The question of how the Arab uprisings have and will affect the lives and rights of women in the region is particularly significant in the Arab Gulf states.
Women in this part of the region find themselves faced with two challenges: the efficiency of state-driven feminism on one side, and their struggle to push for their rights in the public arena on the other. Both the state and social forces often fail to prioritise women's rights with the result that women are compelled to negotiate their rights within these two spheres.
In Kuwait, educated women of the upper and middle classes have fought for decades for their rights to vote and to run in parliamentary elections. In 2005, they were granted those political rights despite opposition from Islamists. Throughout their struggle, those activists recognised the state as their supporter.
Elitist rights activists in Kuwait continue to reproduce a stereotypical image of feminism as a struggle for the rights of certain women. Female politicians and activists, until the Arab uprisings, had not campaigned for the rights of Kuwaiti women married to foreign men. They failed to highlight issues of women who are not educated, do not have jobs or come from marginalised and underprivileged groups. They continue to view gender equality in terms of having more official posts and power sharing. They do not ask how society can support these women while being dependent on the state.
In Saudi Arabia, the struggle for women's rights has been dominated by those in the upper and middle classes. In 2011, Saudi women campaigned for the right to drive cars. Islamists were not alone in trying to silence them; the state arrested some of them for driving.
Although both forces stood against this basic right to mobility, women continue to seek support from the state. Just like their Kuwaiti counterparts, those Saudi women do not make efforts to support other groups.
Recently, 30 Saudi women were appointed in the advisory Shura council, a step that was widely celebrated. In 2011, King Abdullah promised to allow women to participate in the municipal elections. In both cases, political participation of women has been seen as fragile and meaningless. If the system of male guardianship is still in place, how can women make political choices?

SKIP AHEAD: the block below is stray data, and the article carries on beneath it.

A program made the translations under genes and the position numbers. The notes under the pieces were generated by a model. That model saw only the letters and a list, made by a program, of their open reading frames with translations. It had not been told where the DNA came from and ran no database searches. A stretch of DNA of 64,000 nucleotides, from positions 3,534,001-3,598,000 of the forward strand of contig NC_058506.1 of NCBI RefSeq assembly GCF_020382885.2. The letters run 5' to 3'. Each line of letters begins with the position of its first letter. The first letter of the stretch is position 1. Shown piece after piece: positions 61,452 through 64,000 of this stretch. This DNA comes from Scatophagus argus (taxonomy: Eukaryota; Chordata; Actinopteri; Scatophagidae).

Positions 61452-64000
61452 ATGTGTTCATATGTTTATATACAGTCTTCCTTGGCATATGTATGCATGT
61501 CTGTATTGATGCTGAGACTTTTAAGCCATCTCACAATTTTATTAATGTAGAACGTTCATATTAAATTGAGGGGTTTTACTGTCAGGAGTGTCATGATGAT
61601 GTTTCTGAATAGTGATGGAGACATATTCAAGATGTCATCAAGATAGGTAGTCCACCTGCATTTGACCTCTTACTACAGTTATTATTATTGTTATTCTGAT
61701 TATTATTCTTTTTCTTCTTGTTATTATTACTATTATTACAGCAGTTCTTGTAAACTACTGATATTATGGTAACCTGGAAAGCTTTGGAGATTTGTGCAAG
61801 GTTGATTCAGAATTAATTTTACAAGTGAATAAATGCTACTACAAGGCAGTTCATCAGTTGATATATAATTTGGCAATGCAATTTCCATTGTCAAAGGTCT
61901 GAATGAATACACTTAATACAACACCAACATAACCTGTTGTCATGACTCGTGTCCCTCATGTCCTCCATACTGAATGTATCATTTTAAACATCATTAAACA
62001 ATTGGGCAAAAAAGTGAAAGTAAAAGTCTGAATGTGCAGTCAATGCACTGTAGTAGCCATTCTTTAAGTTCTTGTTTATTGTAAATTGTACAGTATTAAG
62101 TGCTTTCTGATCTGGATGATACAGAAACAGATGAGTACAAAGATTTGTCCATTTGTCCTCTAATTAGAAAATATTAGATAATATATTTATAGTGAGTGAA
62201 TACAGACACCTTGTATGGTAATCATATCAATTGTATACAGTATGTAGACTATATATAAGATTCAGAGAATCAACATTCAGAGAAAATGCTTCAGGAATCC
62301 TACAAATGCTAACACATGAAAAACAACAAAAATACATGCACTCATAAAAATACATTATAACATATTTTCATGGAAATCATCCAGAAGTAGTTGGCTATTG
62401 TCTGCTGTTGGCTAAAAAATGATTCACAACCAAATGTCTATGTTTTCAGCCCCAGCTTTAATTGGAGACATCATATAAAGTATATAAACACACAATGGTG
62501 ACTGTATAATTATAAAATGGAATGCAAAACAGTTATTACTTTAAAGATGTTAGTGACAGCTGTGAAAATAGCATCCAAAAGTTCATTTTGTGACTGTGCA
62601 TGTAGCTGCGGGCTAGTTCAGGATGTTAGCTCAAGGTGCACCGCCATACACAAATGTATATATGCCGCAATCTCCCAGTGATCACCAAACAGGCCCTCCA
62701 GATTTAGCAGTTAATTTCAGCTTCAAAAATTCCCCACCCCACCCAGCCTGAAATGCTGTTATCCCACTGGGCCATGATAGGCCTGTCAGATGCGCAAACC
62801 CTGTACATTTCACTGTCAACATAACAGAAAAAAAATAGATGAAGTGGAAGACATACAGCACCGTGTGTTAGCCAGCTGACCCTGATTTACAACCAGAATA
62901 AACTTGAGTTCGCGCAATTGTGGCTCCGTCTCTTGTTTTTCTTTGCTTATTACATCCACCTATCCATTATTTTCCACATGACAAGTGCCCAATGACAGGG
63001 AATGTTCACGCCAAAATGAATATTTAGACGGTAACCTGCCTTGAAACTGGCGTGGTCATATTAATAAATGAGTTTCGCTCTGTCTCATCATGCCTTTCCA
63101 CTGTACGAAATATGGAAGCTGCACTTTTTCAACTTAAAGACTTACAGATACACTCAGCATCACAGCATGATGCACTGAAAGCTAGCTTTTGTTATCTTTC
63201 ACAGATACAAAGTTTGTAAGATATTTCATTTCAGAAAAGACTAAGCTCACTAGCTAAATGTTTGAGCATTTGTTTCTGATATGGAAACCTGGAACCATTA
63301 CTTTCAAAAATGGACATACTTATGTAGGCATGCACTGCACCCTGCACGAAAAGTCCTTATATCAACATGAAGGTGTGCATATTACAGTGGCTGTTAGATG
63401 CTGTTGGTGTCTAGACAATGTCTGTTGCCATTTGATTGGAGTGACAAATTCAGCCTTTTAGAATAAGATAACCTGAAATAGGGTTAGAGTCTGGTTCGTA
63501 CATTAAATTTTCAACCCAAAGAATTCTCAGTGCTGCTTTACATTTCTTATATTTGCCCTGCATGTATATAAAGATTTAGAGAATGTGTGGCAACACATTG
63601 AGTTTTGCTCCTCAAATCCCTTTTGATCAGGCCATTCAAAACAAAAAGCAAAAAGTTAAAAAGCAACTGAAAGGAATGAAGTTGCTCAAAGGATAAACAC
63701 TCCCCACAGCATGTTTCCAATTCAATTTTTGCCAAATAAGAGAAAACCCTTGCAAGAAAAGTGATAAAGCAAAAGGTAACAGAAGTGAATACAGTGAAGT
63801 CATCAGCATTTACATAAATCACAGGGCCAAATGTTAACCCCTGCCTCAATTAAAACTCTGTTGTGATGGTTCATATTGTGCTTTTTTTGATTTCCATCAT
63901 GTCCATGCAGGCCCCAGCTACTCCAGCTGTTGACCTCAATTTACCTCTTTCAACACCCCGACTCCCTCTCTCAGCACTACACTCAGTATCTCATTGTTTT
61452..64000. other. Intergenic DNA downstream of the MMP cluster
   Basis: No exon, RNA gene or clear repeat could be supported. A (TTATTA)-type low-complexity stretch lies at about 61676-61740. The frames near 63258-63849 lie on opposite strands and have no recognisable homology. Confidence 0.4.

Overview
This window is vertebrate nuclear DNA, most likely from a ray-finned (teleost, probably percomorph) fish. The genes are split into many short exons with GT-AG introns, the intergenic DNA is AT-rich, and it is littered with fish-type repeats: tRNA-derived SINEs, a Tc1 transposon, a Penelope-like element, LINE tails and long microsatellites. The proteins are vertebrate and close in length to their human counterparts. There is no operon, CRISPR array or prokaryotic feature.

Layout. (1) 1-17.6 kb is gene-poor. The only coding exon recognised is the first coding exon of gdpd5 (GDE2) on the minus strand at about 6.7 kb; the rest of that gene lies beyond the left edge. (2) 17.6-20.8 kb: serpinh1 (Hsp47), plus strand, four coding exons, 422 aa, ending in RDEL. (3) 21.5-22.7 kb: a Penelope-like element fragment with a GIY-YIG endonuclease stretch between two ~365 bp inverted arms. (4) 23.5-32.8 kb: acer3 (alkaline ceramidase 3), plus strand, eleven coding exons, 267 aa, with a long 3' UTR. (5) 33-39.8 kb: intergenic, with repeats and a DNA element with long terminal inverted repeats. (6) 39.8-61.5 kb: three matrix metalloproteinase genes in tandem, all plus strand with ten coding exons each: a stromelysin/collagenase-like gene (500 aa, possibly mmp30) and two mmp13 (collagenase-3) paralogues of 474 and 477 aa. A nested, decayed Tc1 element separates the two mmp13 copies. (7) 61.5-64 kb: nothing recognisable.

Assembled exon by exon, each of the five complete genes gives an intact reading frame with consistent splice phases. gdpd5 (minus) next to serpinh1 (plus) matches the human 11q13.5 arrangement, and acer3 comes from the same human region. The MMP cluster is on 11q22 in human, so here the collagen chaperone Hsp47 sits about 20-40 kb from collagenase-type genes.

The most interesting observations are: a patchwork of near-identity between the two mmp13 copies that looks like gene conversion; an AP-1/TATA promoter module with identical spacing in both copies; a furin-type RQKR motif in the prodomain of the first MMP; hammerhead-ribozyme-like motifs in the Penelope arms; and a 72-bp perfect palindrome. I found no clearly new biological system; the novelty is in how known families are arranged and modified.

Saudi feminist scholar Madawi Al Rasheed has consistently criticised those developments as examples of a state-driven feminism that does not take women anywhere. In her recent book A Most Masculine State, Ms Al Rasheed sees no progress for Saudi women if they continue to see their struggle as separate from those of other groups.
Similarly, women in the United Arab Emirates continue to move within the space given to them by the state. They have served in various official posts, including the Federal National Council. We continue to see faces of Emirati women in business publications, illustrating how female activism in the UAE is limited to a certain class. A recent point of progress for Emirati women married to foreigners is the right to naturalise their children, though the applications are subject to review. The right to pass citizenship to children continues to be denied to women in other parts of the Arabian Gulf.
In Kuwait, the presence of women in politics faces a similar issue. After winning their electoral rights, Kuwaiti women started advocating for a quota system that would grant them a certain number of seats in parliament. The proposal did not pass in 2006 or 2008. When four women were able to win seats in the parliament in 2009, the discussion of quotas had been already forgotten. Yet, those women activists did not rethink their position towards society and their dependence on the state despite the public support that took them to the parliament.
As a result of the recent clash between the opposition and the government in Kuwait, women did not win any seats in the 2012 elections. Many blamed the performance of the four female members of the parliament.
In a panel organised by the Kuwaiti Graduates' Society in May 2012, the academic Lubna Al Qadhi objected to this criticism saying: "Women are asked about their political achievements yet men are not asked the same question." Ms Al Qadhi's objection is important as it highlights the sexist criticism made against the first four women parliamentarians. But this does not change the fact that three of those four members stood with the government against the opposition instead of being independent.
This year, Kuwaiti women were brought to court for the first time for their political involvement.
The three activists Sarah Al Drais, Rania Al Saad and Rana Al Saadoun faced charges for protesting against the amendment of the voting law. Mothers of political detainees organised sit-ins and criticised police oppression. For those women, gender issues are never brought into discussion as they believe in reforming the political system before speaking of their rights.
As the examples from Kuwait, the UAE and Saudi Arabia show, the role of state in granting access to women in education, government posts and social services is clear.
In some cases, the state has pushed for necessary legislations, even if the intention was to appease women and foreign critics. But at the same time, on-the-ground participation and presence will enable women to function in their society without the guardianship of the state. Fighting on two fronts can be beneficial but women need to realise that their struggle cannot be separated from those of other groups and that their political independence is necessary.
* Published in The National